CANOE Network

The Toronto Sun CareerConnection

Student loan headaches

By Sue Bailey
Canadian Press

"We're always looking to see where the problems are occurring," Barbour said in an interview. "And as we get that information, I work with the service provider to see what we can do."

Prime Minister Paul Martin has earmarked higher learning as a top national priority, but student groups have attacked his government's related track record.

Ottawa took over the $1.5-billion-a-year student loans program in 2000 after several banks pulled out, citing undisclosed losses.

EDULINX Canada Corp. of Mississauga, Ont., was hired to manage public-institution loans for the government.

A spokesman for the company deferred to Barbour when contacted about service complaints.

Current and former students bitterly cite lost forms, misinformation from operators at the EDULINX call centre, and lack of consistent service.

Horror stories are shared on such websites such as, an electronic repository of seething frustration. The site gets anywhere from 1,000 to 3,000 hits a week, says founder and student-debt activist Mark O'Meara.
Job seekers who believe they can spend a few hours a week searching for their next opportunity are fooling themselves. Searching for your next job is a job in itself -- it takes time, planning and commitment.

  • Attend to the basics. Begin with self-assessment: learn more about yourself -- your motivations, values, interests, skills.
  • Review your options -- write them down.
  • Prepare or update your resume.
  • Access resources. Check your local library/employment centre for resources on career planning, job search techniques, preparing for a job interview, work alternatives, financial support and learning.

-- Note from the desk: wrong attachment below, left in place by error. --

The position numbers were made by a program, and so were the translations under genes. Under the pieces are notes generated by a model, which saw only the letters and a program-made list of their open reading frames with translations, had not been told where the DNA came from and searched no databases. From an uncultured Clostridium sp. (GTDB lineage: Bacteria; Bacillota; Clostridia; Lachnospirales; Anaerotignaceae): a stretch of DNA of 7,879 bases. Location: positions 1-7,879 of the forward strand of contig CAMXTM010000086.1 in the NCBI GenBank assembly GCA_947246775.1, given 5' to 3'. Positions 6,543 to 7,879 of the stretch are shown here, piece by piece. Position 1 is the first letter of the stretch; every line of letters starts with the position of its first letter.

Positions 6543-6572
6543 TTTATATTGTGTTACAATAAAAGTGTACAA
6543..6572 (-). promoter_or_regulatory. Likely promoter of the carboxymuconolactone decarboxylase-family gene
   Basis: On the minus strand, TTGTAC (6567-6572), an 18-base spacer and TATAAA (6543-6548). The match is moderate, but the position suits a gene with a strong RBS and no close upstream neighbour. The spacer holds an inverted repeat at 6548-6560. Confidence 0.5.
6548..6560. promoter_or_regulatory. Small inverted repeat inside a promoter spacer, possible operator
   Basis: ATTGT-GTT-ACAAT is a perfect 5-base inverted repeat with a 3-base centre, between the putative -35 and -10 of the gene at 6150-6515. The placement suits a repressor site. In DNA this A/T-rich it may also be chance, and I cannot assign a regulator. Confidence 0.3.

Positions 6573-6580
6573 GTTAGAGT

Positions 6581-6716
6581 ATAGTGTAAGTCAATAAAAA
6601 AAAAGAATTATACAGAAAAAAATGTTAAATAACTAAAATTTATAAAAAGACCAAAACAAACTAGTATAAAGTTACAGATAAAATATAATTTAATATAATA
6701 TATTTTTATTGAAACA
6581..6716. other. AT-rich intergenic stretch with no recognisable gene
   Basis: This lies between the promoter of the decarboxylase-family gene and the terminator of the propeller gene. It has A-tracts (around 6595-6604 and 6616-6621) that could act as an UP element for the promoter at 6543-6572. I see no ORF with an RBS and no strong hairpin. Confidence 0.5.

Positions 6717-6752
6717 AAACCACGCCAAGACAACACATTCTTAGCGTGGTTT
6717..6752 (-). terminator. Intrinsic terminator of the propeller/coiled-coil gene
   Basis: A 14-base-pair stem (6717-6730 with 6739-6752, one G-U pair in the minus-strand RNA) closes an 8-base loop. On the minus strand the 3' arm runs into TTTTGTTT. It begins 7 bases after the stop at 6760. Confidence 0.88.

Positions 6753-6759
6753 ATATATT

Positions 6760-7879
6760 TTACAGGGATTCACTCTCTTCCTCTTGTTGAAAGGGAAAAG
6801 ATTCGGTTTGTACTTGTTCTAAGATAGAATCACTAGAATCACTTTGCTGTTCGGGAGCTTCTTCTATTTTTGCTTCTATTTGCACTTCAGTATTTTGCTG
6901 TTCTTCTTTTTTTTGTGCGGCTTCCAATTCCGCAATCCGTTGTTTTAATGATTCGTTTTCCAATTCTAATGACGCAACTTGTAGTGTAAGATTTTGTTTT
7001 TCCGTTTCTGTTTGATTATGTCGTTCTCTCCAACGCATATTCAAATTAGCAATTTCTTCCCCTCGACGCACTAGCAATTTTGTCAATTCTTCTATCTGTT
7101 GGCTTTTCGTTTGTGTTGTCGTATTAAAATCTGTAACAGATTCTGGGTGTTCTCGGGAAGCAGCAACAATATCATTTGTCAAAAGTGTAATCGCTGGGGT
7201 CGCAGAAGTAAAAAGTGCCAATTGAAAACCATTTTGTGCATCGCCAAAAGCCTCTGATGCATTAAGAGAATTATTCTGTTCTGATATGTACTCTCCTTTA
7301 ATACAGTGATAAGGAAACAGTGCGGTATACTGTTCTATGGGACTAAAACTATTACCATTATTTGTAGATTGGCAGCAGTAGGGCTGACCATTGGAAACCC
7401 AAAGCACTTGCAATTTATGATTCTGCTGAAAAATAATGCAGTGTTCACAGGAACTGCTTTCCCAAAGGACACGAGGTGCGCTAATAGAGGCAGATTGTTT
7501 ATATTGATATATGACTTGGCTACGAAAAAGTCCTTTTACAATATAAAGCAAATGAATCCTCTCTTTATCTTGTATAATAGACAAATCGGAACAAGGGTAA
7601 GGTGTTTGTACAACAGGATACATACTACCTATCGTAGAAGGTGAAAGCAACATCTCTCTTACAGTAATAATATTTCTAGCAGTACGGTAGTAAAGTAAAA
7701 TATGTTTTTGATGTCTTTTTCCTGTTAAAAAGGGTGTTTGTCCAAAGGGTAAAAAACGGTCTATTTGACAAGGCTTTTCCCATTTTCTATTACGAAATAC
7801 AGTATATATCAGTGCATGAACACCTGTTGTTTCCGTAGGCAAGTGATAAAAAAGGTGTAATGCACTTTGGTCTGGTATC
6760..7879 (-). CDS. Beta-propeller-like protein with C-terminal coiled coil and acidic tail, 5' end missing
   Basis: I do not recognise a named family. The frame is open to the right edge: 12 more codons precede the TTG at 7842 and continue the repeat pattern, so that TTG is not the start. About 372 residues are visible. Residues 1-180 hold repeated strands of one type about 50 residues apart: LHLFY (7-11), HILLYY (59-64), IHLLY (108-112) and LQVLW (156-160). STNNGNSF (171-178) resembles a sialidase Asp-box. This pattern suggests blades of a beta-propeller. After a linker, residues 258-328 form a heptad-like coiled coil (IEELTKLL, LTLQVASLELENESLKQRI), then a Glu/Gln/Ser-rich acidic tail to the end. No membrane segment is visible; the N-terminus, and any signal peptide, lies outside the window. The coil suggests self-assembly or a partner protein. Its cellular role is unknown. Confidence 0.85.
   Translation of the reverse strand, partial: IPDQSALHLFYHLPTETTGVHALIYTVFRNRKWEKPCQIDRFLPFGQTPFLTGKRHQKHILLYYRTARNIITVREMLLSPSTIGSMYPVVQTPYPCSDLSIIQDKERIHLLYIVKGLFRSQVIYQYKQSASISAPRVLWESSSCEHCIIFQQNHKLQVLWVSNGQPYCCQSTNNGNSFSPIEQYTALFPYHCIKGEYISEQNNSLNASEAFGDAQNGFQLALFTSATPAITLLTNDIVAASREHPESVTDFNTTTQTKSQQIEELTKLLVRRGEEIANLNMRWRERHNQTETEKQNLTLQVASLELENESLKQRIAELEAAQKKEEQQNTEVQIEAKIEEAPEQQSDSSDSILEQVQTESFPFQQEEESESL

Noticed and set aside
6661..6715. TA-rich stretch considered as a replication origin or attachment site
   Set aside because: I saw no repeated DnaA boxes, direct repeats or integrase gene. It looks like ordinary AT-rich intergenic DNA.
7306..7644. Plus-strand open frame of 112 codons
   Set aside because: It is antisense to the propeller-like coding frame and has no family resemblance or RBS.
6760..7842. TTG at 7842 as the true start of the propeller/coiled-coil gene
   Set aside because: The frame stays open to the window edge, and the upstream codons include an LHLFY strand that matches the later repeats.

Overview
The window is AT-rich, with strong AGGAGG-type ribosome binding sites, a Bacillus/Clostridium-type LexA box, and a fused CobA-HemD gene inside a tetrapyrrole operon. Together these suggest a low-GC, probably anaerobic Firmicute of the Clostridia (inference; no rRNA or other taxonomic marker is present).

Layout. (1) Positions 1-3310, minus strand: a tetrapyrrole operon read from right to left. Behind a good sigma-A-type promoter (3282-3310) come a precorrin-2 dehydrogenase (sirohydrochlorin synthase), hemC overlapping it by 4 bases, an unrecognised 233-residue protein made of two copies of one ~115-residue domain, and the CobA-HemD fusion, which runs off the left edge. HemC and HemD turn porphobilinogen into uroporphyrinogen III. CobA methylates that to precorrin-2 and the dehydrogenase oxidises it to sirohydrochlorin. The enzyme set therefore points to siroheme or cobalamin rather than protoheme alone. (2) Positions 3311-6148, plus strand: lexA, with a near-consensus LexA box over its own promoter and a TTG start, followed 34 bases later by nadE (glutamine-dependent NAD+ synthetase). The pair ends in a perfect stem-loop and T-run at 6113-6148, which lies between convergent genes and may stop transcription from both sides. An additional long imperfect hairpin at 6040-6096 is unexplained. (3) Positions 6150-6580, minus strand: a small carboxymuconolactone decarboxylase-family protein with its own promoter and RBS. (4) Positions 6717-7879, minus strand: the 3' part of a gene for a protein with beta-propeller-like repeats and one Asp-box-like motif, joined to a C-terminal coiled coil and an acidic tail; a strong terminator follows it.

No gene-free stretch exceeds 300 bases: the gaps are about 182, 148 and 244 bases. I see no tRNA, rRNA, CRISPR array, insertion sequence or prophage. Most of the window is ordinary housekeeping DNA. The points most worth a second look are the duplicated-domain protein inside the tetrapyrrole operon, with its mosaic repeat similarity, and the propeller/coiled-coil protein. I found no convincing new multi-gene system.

• Develop a support network. Identify family and friends who are supportive.
  • Build that network. Use community support services -- join a job search group.
  • Solicit information about career choice.
  • Develop a plan. Explore potential barriers. Develop a plan to overcome potential barriers. Decide which option to pursue. Establish goals and develop an action plan.
  • Stay on course/stay motivated. Make the changes necessary to make it happen. Be true to your future. Look ahead -- not back.
  • Keep a journal -- use a notebook or loose-leaf binder to document your daily activities. Be sure to document who you've connected with, where you've applied, and all contacts you have made in your job search.

    Kelly Sudsbury is the senior employment equity consultant for CIBC

  • Even the most conscientious clients have been lost in a sea of red tape through no fault of their own, he said. "They need to have a process where mistakes can be rectified quickly. There's no such thing. The damage done to your credit rating is instantaneous but it takes two to three years to fix it."

    Judy Dyck, president of the Canadian Association of Student Financial Aid Administrators, has heard it all. "Customer service has gone downhill since Ottawa took over the program," she said from her University of Winnipeg office.

    Problems are most intense in September and January when university and college terms begin, she said.

    Financial aid officers are often "stuck with crying, very upset students in their offices who are desperately waiting for money for rent, food and the basics of life.

    "And then when one calls to figure out what the problem is, every time you have to begin with a new person and start the story all over again. You'll get a request for slightly different documentation than . . . the previous time. You send that in, and there's still a delay."

    Lack of training for student loan operators seems to be a major problem, Dyck said.

    Lack of training

    "If they're not 100 per cent trained and 100 per cent clear, they start confusing the students incredibly."

    Barbour, of Human Resources, said the government has tried to ensure consistent service by stressing "excellent note-taking" by operators. That way, there's a running record so clients aren't starting from scratch when they call in again, she said.

    A former EDULINX worker said operators are pressured to handle as many as 11 calls per hour, allowing less than six minutes per call. That leaves little time for note-taking or complete service, said the ex-employee, who spoke on condition of anonymity.

    Misinformation is given out "constantly," said the source, citing lack of training and performance pressures. Operators can get help from a computerized database or a helpline but the process is slow, added the worker.

    "My heart goes out to a lot of these students because they're not being given the full information."

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